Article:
Drodzy Państwo, Załączamy propozycję listu, który ma być naszą wspólną, polonijną odpowiedzią na list 88 amerykańskich senatorów z dnia 5 sierpnia 2019 do Sekretarza Stanu, Michaela Pompeo. Bardzo prosimy tych z Państwa, którzy „przewodzą” rozmaitym amerykańskim organizacjom polonijnym o kontakt i o umożliwienie nam dopisania Państwa do listy sygnatariuszy naszej wspólnej odpowiedzi. Proces zbierania podpisów zakończy się w poniedziałek, 19 sierpnia 2019 o godzinie 9:00 rano PST. Prosimy Państwa o jak najszybsze emailowe potwierdzenie chęci podpisania się pod tym listem.

Pozdrawiamy serdecznie,

Urszula Oleksyn, CEO
Polonia Institute,

Edward Wojciech Jesman, Prezes
Kongres Polonii Amerykanskiej Południowej Kalifornii

August 15, 2019

Honorable United States Senators:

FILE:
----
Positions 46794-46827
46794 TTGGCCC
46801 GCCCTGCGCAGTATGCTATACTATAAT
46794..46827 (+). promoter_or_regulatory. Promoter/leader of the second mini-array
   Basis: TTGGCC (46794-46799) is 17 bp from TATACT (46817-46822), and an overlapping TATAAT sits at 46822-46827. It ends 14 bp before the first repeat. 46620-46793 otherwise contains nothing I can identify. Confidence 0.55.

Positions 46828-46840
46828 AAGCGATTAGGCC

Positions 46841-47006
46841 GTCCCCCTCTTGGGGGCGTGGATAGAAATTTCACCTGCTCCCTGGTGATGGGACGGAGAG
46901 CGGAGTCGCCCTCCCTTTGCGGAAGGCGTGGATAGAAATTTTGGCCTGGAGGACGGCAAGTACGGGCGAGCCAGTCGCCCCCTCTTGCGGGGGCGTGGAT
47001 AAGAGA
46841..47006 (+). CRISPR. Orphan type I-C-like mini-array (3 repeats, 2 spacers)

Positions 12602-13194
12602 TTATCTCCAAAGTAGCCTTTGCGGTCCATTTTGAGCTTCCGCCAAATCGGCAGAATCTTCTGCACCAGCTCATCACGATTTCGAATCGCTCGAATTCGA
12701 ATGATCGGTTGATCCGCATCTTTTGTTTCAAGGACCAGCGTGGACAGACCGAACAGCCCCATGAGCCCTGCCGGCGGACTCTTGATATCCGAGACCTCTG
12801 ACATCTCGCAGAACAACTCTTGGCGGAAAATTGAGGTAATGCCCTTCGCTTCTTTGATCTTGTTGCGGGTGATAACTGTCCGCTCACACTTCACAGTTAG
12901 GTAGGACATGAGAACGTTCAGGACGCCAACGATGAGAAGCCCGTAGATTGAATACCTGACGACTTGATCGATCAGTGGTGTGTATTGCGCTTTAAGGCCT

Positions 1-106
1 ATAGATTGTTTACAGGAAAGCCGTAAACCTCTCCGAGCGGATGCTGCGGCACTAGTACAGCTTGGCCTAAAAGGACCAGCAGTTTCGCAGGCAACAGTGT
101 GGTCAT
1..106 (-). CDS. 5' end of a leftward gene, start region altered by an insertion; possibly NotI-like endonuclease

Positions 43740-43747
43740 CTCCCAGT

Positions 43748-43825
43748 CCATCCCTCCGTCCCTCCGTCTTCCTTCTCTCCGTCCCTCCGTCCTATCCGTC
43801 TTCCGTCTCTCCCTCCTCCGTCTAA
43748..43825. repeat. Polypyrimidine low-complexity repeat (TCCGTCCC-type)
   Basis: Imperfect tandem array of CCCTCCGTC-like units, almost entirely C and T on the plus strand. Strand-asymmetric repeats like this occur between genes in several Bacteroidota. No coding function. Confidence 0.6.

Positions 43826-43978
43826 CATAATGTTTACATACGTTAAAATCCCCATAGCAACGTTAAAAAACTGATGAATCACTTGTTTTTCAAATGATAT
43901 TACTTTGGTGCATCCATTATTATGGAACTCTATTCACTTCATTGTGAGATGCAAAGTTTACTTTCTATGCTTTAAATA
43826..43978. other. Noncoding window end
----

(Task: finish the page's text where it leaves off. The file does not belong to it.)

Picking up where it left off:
Tammy Baldwin, John Barrasso, Michael F. Bennet, Marsha Blackburn, Richard Blumenthal, Cory A. Booker, John Boozman, Mike Braun, Sherrod Brown, Richard Burr, Maria Cantwell, Shelley Moore Capito, Benjamin L. Cardin, Thomas R. Carper, Robert P. Casey Jr., Susan M. Collins, Christopher A. Coons, John Cornyn, Catherine Cortez Masto, Tom Cotton, Kevin Cramer, Ted Cruz, Steve Daines, Tammy Duckworth, Richard J. Durbin, Joni Ernst, Dianne Feinstein, Cory Gardner, Kirsten E. Gillibrand, Lindsey Graham, Chuck Grassley, Kamala D. Harris, Margaret Wood Hassan, Josh Hawley, Martin Heinrich, Mazie K. Hirono, John Hoeven, James M. Inhofe, Johnny Isakson, Doug Jones, Tom Kaine, John Kennedy, Angus S. King Jr., Amy Klobuchar, James Lankford, Patrick J. Leahy, Mike Lee, Joe Manchin III, Edward J. Markey, Martha McSally, Robert Menendez, Jeff Merkley, Jerry Moran, Lisa Murkowski, Christopher Murphy, Patty Murray, Rand Paul, David Perdue, Gary C. Peters, Rob Portman, Jack Reed, James E. Risch, Pat Roberts, Mitt Romney, Jacky Rosen, Mike Rounds, Marco Rubio, Bernard Sanders, Ben Sasse, Brian Schatz, Charles E. Schumer, Rick Scott, Tim Scott, Jeanne Shaheen, Kyrsten Sinema, Tina Smith, Debbie Stabenow, Jon Tester, John Thune, Thom Tillis, Tom Udall, Chris Van Hollen, Mark R. Warner, Elizabeth Warren, Sheldon Whitehouse, Ron Wyden, Todd Young.